These are just a few examples of projects currently underway at CuSTOM. As the field of organoids continues to evolve, we can expect an exponential increase in the number of innovative and impactful applications of this technology in the future.
Image Credit: CuSTOM
Despite the significant increase in public awareness surrounding scientific breakthroughs, largely in part due to the COVID-19 pandemic, only 30% of researchers worldwide are women. What advice would you give to young women and girls wanting to start a career in science? What makes you proud to be a woman in science in today's world?
To young women and girls considering a career in science, I would say that it is a field that offers endless opportunities for discovery and innovation and that your contributions can make a real impact on the world. I would also advise them to find a mentor or role model who can provide guidance and support. Additionally, it is important to not be discouraged by any obstacles or discrimination you may face, but instead to stay focused on your goals and keep working hard towards them.
As a woman in science today, I am proud to be part of a community of brilliant, dedicated, and passionate scientists working to improve human health and well-being. I am also proud of the progress that has been made in recent years in increasing the representation of women in science and in creating a more inclusive and equitable culture in the field. It is my hope that through continued hard work, mentorship, and determination, we will continue to see more and more women in leadership positions in science and that we will continue to make progress toward a more diverse and inclusive scientific community.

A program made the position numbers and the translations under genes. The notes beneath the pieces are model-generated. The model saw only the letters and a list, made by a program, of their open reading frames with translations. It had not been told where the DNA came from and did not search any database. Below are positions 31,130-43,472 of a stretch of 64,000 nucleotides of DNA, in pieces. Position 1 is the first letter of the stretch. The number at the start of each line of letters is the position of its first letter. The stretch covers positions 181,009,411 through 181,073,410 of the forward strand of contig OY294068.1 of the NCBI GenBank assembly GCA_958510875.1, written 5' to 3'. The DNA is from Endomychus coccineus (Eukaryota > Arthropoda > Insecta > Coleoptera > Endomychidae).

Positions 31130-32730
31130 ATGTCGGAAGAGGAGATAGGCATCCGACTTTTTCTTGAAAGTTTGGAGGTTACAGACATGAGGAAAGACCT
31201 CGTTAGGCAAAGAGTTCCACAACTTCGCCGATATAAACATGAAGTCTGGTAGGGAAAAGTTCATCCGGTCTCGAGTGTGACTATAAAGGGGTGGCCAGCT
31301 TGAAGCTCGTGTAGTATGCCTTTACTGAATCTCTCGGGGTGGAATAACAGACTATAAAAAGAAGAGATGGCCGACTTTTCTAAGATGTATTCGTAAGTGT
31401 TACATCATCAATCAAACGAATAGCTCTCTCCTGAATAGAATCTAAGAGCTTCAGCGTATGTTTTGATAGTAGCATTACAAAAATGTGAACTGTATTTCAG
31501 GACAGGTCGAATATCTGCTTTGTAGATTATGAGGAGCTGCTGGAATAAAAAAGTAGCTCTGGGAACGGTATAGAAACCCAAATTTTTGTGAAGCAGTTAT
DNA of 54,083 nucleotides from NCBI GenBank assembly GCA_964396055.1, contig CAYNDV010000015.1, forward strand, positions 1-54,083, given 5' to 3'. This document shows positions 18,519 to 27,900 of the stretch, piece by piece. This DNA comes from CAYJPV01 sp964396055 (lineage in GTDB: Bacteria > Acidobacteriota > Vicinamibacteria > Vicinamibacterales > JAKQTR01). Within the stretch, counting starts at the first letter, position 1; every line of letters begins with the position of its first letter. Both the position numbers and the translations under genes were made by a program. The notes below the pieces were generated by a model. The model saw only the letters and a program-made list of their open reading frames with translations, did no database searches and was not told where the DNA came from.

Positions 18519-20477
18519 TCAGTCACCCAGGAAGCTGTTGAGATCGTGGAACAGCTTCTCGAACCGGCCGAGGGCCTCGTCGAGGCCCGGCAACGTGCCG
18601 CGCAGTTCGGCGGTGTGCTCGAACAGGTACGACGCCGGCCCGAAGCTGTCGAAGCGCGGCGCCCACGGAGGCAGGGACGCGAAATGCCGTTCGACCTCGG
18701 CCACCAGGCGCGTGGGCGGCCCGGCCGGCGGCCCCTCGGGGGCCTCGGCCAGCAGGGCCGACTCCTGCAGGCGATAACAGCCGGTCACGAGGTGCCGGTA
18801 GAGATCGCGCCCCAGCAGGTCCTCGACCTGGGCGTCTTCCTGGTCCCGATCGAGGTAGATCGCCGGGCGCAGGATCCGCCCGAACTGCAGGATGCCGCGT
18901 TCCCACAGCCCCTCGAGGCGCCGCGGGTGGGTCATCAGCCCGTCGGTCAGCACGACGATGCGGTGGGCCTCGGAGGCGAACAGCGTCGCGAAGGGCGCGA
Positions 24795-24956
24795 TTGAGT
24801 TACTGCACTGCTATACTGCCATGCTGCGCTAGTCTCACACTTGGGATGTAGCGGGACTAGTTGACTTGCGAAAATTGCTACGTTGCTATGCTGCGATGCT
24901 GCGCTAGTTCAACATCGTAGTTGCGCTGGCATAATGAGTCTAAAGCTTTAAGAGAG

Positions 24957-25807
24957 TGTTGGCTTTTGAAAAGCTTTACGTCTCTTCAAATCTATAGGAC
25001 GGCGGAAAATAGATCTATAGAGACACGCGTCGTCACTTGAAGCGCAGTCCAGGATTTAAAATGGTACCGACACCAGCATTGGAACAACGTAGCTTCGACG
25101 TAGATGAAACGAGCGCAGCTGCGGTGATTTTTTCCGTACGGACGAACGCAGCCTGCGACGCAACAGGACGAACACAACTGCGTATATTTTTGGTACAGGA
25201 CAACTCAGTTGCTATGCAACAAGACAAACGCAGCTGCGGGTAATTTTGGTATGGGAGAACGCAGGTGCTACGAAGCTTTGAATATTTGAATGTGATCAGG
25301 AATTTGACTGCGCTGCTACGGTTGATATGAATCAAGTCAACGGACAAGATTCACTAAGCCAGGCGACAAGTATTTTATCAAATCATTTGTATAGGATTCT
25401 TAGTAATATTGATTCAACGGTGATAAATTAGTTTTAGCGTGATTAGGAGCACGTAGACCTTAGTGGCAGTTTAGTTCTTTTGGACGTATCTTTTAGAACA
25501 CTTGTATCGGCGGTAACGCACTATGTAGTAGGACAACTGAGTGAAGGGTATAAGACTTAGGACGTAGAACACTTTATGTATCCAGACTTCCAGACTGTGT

Where can readers find more information?
About Magdalena Kasendra
Magdalena Kasendra is the Director of Research and Development at the Center for Stem Cell & Organoid Medicine (CuSTOM) at Cincinnati Children’s Hospital. She leads a multifaceted effort to translate breakthrough discoveries in stem cell biology and organ development into innovative organoid-based solutions to address unmet medical needs. These include organoid-based platforms enabling the discovery and development of safer and more efficient drugs, precision medicine applications, and organoid-based tissue replacement therapies.
Prior to joining CuSTOM's leadership team, she managed the multidisciplinary team responsible for developing, translating, and commercializing Organs-on-Chips technology at Emulate Inc., a spin-off from Harvard's Wyss Institute for Biologically Inspired Engineering. This research has led to major advances in the bioengineering of intestinal tissue by combining microchip manufacturing methods and organoid technology and demonstrated the utility of this platform in drug development, disease modeling, and precision medicine.
Dr. Kasendra's career spans industry, academia, and the start-up world. She performed her PhD project at Novartis Vaccines and Development, which was followed by a post-doctoral research fellowship at the Harvard Medical School and the Wyss Institute for Biologically Inspired Engineering at Harvard University. She has authored numerous publications and patents.